Some artificial islands were conceived specifically with animal welfare in mind. Such was the case in the Markermeer, a 270-square-mile (700-square-kilometer) lake that was created in 1932 by walling off part of a saltwater bay on the coastal Netherlands. In the process, natural water currents were interrupted, resulting in a cloudy, silt-filled environment.
To clear up the water and attract wildlife, that pesky silt is being used to create a series of islets. The first of these was completed in 2016. Since then, the mini-islands have become popular rest stops for local swallows.
But man-made islands aren't always a boon for the ecosystem. "Both the dredging for materials and the [building process] can have severe ecological consequences," McManus says. "Silts and sands from coral reefs are particularly damaging to nearby marine life."
That's why biologists are getting worried about the South China Sea. From 2014 onward, China has been dredging up marine sediments and dumping them on live coral reefs in this area. The resultant islands are — to say the least — a bone of political contention.
According to McManus, most of the silts and sands naturally found by reefs "comes from the wearing down" of dead organisms like "corals, shelled animals, many species of seaweed, certain microorganisms and others." Individual grains often become pointed shards of leftover shells and skeletal material.
So when this stuff gets dredged, the sand particles "can kill almost any nearby life." When disturbed, the fine-grained sand creates lingering "clouds" in the water that block out sunlight. Furthermore, McManus warns that reef sands and silts "easily stick to breathing surfaces such as the gills of fish and many invertebrates," resulting in mass die-offs.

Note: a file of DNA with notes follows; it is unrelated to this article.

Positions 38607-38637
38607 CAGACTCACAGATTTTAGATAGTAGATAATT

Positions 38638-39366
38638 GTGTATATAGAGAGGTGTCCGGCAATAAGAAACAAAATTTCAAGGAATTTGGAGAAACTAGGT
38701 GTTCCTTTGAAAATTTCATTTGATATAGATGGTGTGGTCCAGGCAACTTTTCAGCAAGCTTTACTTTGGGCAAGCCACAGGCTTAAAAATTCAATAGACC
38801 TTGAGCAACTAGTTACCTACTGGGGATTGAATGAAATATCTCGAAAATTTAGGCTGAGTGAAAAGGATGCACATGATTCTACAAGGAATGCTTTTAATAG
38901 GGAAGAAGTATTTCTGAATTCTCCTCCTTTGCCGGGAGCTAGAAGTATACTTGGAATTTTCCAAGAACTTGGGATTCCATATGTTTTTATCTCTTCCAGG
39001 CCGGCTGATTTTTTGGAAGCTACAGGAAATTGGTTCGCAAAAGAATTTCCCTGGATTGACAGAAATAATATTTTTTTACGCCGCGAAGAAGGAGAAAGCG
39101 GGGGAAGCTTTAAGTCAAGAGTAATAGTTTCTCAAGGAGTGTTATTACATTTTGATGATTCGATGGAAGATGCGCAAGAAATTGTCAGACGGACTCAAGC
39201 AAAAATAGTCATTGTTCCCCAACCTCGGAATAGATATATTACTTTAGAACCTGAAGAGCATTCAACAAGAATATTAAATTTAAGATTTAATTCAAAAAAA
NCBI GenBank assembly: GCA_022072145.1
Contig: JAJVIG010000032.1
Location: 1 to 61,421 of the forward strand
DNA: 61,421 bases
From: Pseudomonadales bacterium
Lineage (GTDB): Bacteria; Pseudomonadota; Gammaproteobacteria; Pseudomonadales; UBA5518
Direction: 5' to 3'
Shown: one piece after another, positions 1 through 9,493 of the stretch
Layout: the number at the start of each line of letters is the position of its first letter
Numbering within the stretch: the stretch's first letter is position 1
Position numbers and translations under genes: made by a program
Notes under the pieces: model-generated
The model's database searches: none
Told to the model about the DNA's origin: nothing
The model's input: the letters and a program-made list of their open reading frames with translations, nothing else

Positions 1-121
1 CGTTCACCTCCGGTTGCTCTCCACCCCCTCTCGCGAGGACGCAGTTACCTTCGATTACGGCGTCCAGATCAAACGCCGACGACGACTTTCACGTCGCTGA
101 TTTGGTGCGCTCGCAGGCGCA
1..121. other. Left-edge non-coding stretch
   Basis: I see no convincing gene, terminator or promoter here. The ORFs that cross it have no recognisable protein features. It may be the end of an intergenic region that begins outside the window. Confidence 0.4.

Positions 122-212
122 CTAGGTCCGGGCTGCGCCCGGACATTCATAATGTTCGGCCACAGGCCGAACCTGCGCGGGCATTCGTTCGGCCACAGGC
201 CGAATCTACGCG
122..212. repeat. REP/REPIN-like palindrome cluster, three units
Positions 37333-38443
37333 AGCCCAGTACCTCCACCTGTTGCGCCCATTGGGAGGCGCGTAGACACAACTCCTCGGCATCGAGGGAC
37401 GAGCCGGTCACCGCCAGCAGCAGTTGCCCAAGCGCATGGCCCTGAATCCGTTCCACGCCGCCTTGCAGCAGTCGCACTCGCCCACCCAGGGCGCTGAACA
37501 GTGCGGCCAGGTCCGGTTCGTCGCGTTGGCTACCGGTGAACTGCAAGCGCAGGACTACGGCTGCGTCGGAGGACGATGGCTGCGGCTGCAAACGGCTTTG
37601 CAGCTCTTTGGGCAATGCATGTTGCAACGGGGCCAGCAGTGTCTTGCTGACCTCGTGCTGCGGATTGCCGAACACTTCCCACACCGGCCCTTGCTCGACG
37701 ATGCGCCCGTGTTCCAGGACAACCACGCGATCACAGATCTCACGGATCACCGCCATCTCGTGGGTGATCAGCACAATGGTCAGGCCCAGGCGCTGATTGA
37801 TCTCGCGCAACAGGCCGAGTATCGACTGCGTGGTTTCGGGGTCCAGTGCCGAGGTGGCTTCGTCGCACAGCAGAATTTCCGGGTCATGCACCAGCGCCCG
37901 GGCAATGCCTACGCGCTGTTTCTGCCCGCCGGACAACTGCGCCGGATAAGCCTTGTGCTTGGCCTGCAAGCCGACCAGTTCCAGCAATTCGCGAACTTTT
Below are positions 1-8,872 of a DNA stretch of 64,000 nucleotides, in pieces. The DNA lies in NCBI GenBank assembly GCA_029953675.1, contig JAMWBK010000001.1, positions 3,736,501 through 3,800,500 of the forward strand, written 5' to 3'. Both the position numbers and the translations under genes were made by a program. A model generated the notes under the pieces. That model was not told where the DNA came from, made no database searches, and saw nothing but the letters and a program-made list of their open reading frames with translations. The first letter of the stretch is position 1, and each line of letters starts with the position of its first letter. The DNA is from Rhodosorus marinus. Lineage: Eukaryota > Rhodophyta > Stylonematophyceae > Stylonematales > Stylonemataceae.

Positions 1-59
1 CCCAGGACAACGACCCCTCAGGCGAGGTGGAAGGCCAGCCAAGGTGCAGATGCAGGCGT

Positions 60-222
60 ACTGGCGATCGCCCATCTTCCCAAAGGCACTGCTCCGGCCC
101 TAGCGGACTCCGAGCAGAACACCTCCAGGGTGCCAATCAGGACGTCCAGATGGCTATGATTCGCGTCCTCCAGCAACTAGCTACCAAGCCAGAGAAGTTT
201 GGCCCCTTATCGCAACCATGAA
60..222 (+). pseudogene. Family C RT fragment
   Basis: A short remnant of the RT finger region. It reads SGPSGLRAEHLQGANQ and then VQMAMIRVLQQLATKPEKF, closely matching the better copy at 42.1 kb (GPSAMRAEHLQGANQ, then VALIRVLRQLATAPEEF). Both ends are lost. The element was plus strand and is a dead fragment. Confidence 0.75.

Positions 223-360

"In the case of the massive island-building by China in the South China Sea within the last decade ... roughly 15 million square meters [161 million square feet] of sensitive marine ecosystem was permanently destroyed," McManus says. Coral reefs break up waves during violent storms, protecting life and property in coastal areas. They also accommodate thousands of seagoing organisms, including many of the fish species that help sustain maritime economies.
On an overpopulated planet, the desire to build new lands is understandable. But experts warn that if we don't proceed with caution, coral reefs and other natural resources that we all depend on will find themselves at risk.